4 Answers 4

which architecture do you use?

Using float4 has higher instruction level parallelism (and then require 4 times less threads) so theoretically should be faster (see http://www.cs.berkeley.edu/~volkov/volkov10-GTC.pdf)

However did i understand correctly in you kernel you are doing prefix-sum (you store the partial sum at every iteration of y)? If so, because of the stores the bottleneck is at the memory writes.

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That's a very interesting link. I'm surprised float4 makes a difference. I did not think of ILP. Without the ILP I don't think it would matter. Four times less threads but four times as many calculations per thread. –  user2088790 Apr 28 '13 at 8:49

You are directly reading the values from "src" array (global memory). Which typically is 400 times slower than private memory. Your bottleneck is definitelly the memory access, not the "add" operation itself.

When you move from float to float4, the vector operation (add/multiply/...) is more efficient thanks to the ability of the GPU to operate with vectors. However, the read/write to global memory remains the same. And since that is the main bottleneck, you will not see any speedup at all.

If you want to speed your algorithm, you should move to local memory. However you have to manually resolve the memory management, and the proper block size.

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I think on the GPU float4 is not a SIMD operation in OpenCL. In other words if you add two float4 values the sum is done in four steps rather than all at once. Floatn is really designed for the CPU. On the GPU floatn serves only as a convenient syntax, at least on Nvidia cards. Each thread on the GPU acts as if it is scalar processor without SIMD. But the threads in a warp are not independent like they are on the CPU. The right way to think of the GPGPU models is Single Instruction Multiple Threads (SIMT). http://www.yosefk.com/blog/simd-simt-smt-parallelism-in-nvidia-gpus.html

Have you tried running your code on the CPU? I think the code with float4 should run quicker (potentially four times quicker) than the scalar code on the CPU. Also if you have a CPU with AVX then you should try float8. If the float4 code is faster on the CPU than float8 should be even faster on a CPU with AVX.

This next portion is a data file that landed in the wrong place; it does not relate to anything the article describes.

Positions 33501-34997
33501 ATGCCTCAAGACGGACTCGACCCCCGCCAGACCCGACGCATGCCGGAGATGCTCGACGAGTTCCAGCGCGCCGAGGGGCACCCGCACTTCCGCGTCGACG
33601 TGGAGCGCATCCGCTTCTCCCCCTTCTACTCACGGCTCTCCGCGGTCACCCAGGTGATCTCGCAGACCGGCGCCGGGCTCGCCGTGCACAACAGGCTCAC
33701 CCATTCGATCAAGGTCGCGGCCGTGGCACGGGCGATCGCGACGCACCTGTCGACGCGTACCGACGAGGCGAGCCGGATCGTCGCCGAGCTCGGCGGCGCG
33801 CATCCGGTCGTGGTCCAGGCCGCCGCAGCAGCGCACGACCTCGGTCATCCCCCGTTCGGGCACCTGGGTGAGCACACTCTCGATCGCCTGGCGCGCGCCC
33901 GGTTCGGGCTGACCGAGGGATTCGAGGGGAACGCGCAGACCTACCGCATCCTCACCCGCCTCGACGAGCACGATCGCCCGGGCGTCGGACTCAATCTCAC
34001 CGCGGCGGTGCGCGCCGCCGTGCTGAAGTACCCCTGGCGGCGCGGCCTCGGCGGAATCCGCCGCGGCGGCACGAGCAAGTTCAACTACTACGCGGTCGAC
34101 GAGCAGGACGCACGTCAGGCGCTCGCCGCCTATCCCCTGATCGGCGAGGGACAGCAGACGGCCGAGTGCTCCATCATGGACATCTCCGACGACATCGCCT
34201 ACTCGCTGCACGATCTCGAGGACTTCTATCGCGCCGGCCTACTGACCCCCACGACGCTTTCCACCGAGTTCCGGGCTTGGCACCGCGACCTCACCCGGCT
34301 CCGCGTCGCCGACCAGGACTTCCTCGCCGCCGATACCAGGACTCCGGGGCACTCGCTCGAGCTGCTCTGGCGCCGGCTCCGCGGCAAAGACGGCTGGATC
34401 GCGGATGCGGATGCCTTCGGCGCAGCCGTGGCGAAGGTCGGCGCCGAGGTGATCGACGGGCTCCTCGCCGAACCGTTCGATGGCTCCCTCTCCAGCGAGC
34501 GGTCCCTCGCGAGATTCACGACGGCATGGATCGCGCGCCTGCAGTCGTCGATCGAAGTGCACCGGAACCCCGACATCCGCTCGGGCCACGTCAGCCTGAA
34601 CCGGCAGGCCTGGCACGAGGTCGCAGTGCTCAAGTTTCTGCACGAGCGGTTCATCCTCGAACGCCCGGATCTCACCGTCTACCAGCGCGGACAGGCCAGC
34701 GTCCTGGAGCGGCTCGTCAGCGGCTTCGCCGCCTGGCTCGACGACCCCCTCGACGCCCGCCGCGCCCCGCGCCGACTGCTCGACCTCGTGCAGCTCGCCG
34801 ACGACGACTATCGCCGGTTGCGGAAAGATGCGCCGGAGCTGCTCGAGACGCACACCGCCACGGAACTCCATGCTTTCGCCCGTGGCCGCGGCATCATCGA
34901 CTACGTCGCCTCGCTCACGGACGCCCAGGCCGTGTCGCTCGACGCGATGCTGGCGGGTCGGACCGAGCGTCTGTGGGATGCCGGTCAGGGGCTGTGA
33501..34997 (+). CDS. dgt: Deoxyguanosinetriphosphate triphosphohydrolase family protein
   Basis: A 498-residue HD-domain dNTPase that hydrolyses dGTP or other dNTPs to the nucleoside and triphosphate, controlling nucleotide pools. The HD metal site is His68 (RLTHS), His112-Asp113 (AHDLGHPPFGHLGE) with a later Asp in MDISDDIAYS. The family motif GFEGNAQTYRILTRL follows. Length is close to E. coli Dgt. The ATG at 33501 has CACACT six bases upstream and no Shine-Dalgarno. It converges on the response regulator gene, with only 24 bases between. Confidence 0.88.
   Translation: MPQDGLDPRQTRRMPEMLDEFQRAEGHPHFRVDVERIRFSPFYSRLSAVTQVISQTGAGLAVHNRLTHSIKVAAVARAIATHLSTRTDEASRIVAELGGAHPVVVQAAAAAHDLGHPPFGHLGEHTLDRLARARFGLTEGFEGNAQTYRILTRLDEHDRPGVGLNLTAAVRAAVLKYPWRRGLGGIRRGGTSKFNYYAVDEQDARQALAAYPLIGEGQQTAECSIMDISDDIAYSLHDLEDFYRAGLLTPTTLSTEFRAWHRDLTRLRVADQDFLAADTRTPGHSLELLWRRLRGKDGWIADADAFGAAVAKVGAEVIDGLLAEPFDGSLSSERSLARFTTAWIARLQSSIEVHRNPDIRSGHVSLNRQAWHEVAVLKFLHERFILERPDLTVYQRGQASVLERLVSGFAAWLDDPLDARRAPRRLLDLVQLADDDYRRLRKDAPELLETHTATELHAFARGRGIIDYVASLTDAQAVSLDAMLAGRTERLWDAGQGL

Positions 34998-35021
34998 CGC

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That's true under nVidia GPU's which follow a superscalar model, however AMD GPU's have extremely wide SIMD registers (8 or 16, last I checked). –  Thomas Apr 28 '13 at 8:19
    
That may be true, I don't know AMD GPUs, but it does not seem to match the GPGPU model. A warp is really one huge SIMD operation so it's using SIMD it's just hidden. If AMD has SIMD registers per thread why don't they just have 8 or 16 threads per register (which is what Nvidia does) instead of one thread and a 8/16 SIMD register? –  user2088790 Apr 28 '13 at 8:37
    
It has both, iirc, the warp ("wavefront", in AMD-speak) architecture is a bit different but they are still there. AMD GPU's don't have "one thread" :p I don't know their motivation, though, but this is why AMD GPU's are typically preferred for embarrassingly parallel problems, they simply have more raw computational processing power for equivalent hardware. Nvidia GPU's have other strengths. –  Thomas Apr 28 '13 at 9:05

OpenCL vector data types like float4 were fitting better the older GPU architectures, especially AMD's GPUs. Modern GPUs don't have SIMD registers available for individual work-items, they are scalar in that respect. CL_DEVICE_PREFERRED_VECTOR_WIDTH_* equals 1 for OpenCL driver on NVIDIA Kepler GPU and Intel HD integrated graphics. So adding float4 vectors on modern GPU should require 4 operations. On the other hand, OpenCL driver on Intel Core CPU has CL_DEVICE_PREFERRED_VECTOR_WIDTH_FLOAT equal to 4, so these vectors could be added in a single step.